Ozone Clean Green Technolgy
The Science of Ozone
When most people think of ozone, they picture a thin layer of gas high above the earth’s outermost atmosphere that protects us from the sun’s ultraviolet rays. But this bluish gas, which sometimes is described as that “fresh smell” after a thunderstorm, has a variety of down-to earth uses.
Ozone is a gas. And it’s made of just one thing—oxygen.
"Ozone can be visualized as a regular O2 molecule with a very nervous, active, reactive, excitable, energetic, and lively O1 atom as a side kick. This monatomic O1 atom does not like to be alone, and near the earth's surface, it refuses to stay with the stable O2 double bond. It is active and reactive, with energy needing to be channeled in some useful direction. It will combine with virtually anything on contact, or at least will try. This active O1 will not stabilize until it can break away from the O2 and form a stable molecule with something else, virtually any other molecule that is available. If no other molecule is available, it will eventually unite with another O1 atom in the same situation, and restabilize as O2. The preceding was adapted from an EPA paper on ozone in drinking water.
How Ozone Works ?
Ozone is a gas. And it's made of just one thing-oxygen. Ozone is a very strong disinfectant and oxidizer. Any pathogen or contaminant that can be disinfected, altered or removed via an oxidation process will be affected by ozone. It is the strongest of all molecules available for disinfection in water treatment, and is second only to elemental fluorine in oxidizing power. Compared to chlorine, the most common water disinfection chemical, ozone is a more than 50% stronger oxidizer and acts over 3,000 times faster. Both chlorine and fluorine are highly toxic chemicals.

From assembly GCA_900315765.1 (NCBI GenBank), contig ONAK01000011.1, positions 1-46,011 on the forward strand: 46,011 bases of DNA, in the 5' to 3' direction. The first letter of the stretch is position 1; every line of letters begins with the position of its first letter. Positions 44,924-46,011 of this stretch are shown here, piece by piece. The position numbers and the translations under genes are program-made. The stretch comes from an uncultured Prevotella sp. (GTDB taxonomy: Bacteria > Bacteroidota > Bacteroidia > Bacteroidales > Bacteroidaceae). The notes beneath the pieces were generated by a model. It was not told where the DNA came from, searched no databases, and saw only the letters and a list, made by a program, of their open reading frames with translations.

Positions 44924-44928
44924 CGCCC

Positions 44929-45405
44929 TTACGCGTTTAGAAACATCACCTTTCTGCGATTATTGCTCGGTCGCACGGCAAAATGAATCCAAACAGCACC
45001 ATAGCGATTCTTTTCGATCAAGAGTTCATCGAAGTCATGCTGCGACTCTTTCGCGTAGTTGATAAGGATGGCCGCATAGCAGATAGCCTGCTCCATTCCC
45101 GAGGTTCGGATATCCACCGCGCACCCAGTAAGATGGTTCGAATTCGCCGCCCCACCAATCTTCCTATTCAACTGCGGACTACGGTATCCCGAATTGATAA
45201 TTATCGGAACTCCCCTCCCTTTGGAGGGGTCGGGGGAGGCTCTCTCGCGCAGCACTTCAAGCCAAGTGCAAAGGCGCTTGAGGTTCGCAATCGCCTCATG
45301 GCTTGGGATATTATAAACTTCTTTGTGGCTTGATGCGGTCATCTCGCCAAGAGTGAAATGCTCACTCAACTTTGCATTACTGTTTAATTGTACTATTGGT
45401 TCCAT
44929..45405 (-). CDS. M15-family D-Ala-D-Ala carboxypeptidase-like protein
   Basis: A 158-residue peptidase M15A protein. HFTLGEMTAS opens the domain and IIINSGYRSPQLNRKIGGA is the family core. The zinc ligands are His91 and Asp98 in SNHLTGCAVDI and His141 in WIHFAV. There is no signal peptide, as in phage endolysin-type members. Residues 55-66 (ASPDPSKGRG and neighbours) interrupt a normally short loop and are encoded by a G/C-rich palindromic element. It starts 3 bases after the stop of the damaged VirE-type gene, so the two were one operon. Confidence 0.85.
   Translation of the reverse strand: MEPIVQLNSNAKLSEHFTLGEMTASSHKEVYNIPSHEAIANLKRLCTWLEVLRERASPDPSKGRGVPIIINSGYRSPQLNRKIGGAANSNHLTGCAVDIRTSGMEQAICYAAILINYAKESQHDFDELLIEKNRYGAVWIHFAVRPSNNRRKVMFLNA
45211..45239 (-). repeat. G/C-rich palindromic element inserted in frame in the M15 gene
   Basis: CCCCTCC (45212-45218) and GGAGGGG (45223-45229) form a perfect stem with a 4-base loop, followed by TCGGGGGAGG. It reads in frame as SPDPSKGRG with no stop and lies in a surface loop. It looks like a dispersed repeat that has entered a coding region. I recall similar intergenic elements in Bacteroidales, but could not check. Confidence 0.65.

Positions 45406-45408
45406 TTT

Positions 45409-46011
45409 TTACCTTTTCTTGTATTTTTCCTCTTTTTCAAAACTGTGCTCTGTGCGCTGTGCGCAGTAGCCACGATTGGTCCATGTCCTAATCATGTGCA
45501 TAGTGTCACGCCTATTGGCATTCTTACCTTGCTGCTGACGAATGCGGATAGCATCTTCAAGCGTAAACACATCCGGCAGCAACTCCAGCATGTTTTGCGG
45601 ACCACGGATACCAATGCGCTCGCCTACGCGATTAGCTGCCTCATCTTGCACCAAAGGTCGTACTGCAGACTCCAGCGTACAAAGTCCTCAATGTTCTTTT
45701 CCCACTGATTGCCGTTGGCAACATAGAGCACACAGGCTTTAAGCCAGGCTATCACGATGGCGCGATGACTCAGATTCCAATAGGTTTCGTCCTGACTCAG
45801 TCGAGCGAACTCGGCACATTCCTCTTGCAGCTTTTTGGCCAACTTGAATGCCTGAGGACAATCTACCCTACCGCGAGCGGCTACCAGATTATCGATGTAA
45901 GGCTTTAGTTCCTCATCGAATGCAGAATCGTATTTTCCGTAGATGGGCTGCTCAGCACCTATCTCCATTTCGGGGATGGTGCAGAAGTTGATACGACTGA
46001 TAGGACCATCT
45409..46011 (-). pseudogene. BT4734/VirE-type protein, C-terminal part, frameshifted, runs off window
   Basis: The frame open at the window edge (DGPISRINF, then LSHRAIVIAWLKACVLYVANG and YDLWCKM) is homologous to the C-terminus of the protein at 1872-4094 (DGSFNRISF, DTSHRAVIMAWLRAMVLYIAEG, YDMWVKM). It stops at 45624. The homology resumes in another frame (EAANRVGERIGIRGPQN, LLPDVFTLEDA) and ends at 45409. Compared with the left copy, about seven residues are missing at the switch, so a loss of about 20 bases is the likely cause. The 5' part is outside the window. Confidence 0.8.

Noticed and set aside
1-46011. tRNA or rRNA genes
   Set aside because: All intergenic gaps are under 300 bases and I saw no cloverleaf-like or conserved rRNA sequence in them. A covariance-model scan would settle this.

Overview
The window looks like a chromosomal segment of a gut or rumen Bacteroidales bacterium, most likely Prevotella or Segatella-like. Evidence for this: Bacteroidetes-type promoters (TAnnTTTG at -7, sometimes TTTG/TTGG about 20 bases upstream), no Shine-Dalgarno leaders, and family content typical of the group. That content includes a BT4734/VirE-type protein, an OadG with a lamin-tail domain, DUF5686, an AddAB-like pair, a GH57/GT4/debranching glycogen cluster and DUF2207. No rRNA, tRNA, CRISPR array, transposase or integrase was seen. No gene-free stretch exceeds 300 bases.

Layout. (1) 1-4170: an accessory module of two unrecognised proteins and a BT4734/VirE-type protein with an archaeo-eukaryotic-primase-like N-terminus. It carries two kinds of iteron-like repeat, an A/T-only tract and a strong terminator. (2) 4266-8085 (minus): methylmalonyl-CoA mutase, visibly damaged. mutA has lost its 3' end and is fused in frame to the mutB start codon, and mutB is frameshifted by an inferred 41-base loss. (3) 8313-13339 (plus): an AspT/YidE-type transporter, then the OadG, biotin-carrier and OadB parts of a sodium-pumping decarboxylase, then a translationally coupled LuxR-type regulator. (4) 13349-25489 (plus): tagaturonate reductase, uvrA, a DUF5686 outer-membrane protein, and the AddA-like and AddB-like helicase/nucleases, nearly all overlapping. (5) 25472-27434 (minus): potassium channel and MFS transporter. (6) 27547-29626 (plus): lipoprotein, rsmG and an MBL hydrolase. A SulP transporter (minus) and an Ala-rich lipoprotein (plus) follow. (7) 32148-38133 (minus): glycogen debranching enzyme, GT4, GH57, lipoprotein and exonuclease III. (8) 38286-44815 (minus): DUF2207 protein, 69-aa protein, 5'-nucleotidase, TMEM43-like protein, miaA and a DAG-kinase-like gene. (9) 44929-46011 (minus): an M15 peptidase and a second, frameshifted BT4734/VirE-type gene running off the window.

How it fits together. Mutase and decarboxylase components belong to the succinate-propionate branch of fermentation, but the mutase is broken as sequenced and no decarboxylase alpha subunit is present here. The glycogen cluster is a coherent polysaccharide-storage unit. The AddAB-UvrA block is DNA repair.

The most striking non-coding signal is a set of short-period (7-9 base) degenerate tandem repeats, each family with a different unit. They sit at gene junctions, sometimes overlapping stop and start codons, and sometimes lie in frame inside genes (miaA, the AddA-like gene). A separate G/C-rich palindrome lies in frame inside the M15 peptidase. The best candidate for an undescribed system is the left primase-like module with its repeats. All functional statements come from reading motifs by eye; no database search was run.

For more than a century, ozone has been used in Europe for purifying drinking water. Here in the United States, ozone is used for purifying bottled water and for decontaminating cooling towers. The City of Los Angeles currently uses ozone to purify its water supply. But ozone is not limited to drinking water.
On June 23, 2001, the U.S. Food and Drug Administration officially granted GRAS (Generally Recognized As Safe) status to ozone for use in food-contact applications. With full FDA approval in place, food processors immediately began putting this exciting new technology to use in their plants.
Today, ozone technology is used in the processing of meat, poultry, seafood and fresh produce because it is recognized as the safest, most cost-effective and chemical-free way of dealing with food safety management. Knowledgeable food processors have identified the No. 1 benefit of using ozone—it extends the shelf life of their product—so important in the competitive world of today’s international food industry.
• 1840 - Discovered by Schönbein
• 1893 - Used as a disinfectant in drinking water
• 1909 - Used as a food preservative for cold storage of meats
• 1939 - Was found to prevent the growth of yeast & mold during the storage of fruits
• 1982 - FDA GRAS declaration for ozone use in bottled water
• 1995 - FDA GRAS for ozone use in bottled water renewed without change
• 1997 - Industry Expert Panel declares ozone GRAS and meets FDA requirements. Regulators have the option to later add control on ozone use.
• 1999 - USDA rejects an ozone use protocol for meats, cites 1982 GRAS declaration for water where FDA stated “any other use must be regulated by a Food Additive Petition.”
• 2000 - Food Additive Petition, that addresses both water and air use of ozone, under preparation. FDA estimates approval will occur within six months of submission of the Petition